• There were three main ways in which this phase of Cultural Diplomacy lost its purpose - firstly, the end of the Cold War meant that it could not longer be presented as a middle ground. Secondly, the French Institute that is now in charge of French culture does not work. Lastly, the importance of French culture has declined as it no longer acts as the glue of society.

27th August 2011

“Art & Music in Sri Lanka - A Blend of East and West''
HE Saman Ekanayake
  • A brief background to Sri Lanka’s rich cultural heritage, with HE describing the impact of the Portuguese, Dutch and British colonizers on the diversity of contemporary Lankan culture.
  • He spoke of a huge event in Sri Lanka that takes place every August and attracts thousands of viewers, from Sri Lanka and beyond; the Perahera.
  • Maintaining and protecting their identity is of great importance to Sri Lanka, despite strong influences from its giant neighbour, India.
  • The ‘State of Emergency’ the country has been under for years was finally lifted two days ago, another step forward in the liberalization of the country.
“Bringing Art back to Life”
Tony Langford
  • Mr Langford describes Kinetic Art as “art that moves, art that is alive; it is the reflection of life within
    the world around us, as the world we live is in constant movement”
  • The connection between Kinetic Art and Cultural Diplomacy can be seen in Mr Langford’s Kinetic Fair and Museum (all focused on kinetic art)
  • This interactive experience at the Kinetic Art Fair invites international artists and visitors from all over the world to challenge the way in which they view art.
  • The Kinetic Art events offer a platform for artists whose work does not fit into the traditional ideas of art.
“Diplomacy as Art: the Implications of the ‘Social Turn’ of Conversation and Negotiation as Artistic Form”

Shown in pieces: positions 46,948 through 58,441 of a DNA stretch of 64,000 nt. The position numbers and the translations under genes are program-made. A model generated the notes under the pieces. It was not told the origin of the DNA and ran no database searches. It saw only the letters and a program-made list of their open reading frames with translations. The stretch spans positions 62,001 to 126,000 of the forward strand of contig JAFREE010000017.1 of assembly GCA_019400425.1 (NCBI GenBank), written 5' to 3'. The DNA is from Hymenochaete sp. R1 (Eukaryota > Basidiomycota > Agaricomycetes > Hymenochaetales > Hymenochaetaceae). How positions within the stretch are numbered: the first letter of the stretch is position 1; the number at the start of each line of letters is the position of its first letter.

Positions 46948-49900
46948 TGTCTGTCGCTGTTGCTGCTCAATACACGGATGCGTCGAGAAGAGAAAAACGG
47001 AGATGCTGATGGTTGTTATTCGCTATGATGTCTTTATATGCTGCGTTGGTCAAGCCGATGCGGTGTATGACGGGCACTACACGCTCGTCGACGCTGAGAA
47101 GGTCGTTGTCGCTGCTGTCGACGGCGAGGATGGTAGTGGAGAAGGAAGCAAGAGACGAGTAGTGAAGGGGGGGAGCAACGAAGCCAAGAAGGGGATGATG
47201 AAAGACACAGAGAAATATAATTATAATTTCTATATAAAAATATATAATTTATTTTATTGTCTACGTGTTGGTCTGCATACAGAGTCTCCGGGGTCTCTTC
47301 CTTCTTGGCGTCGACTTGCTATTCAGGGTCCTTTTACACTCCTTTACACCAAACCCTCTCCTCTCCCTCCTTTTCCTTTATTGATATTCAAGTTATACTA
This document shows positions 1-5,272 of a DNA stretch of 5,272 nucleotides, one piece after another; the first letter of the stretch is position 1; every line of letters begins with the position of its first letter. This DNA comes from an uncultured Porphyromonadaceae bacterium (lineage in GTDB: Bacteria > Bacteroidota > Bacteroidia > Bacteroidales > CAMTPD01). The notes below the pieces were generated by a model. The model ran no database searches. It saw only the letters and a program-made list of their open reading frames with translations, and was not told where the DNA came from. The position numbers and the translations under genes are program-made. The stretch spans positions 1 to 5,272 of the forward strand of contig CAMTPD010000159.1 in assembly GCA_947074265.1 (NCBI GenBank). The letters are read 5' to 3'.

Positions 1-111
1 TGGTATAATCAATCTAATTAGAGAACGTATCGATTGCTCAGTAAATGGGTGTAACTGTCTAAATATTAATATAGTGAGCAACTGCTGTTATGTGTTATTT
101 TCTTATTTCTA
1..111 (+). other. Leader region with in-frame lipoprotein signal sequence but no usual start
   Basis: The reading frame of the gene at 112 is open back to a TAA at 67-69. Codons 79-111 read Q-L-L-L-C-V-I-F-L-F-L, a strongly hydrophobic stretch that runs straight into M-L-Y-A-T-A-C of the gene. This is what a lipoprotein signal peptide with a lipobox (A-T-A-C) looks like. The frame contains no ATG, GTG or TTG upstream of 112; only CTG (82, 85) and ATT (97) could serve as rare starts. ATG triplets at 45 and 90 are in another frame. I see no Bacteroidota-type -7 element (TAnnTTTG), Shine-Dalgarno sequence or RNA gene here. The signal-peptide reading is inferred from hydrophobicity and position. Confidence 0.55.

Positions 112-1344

Dr Mary Anne Francis
  • Social practices, such as media and social relations, have started to be an important part of the art world.
  • Art in diplomacy can be understood as an aesthetic experience which also involves diplomacy.
  • Art as a form of diplomacy can be used as a way of undesrstanding and dealing with people using skill and tact
  • Art as a form of diplomacy could also be understood as meaning having a skill in the management of international relations
  • When using art as diplomacy, one has to be careful to distinguish the differences between conversation and negotiation.
“A Global Culture of Cities and Social Media”
Jan van Weijen
  • The talk focused on the topic of Dutch relations in the world
  • The legacy of Dutch-Japanese trade relations in the Shogun area remains today. An example of this is that Philips remains a strong partnership between the two countries
  • In the 1980’s, China opened SEZ and the Dutch invested heavily. KLM Dutch Airlines is a prominent airline in China
  • Cultural Diplomacy has a greater result due to the internet and the increased access to information
  • The Netherlands has high numbers of Twitter users and the Dutch plan to continue utilising the Internet to promote its culture. In this way, social media has helped to create a culture of cities.
“European Culture and the Place of the EU in Asia”
Dr Ramon Pacheco Pardo
  • It was a discussion on the export of European culture to  China
  • It is difficult to define European culture because there are so many facets and characterisitcs due to the large number of countries in Europe.
  • As a consequence of this large variety, European cultural exports include classical music, such as Mozart, as well as modern art and fashion. For example Chanel handbags are seen as a must have fashion accessory.
“Multiplicitous Languages, Performed Understanding: Theatre’s Challenge to Globalised Culture(s)”
Dr Joshua Abrams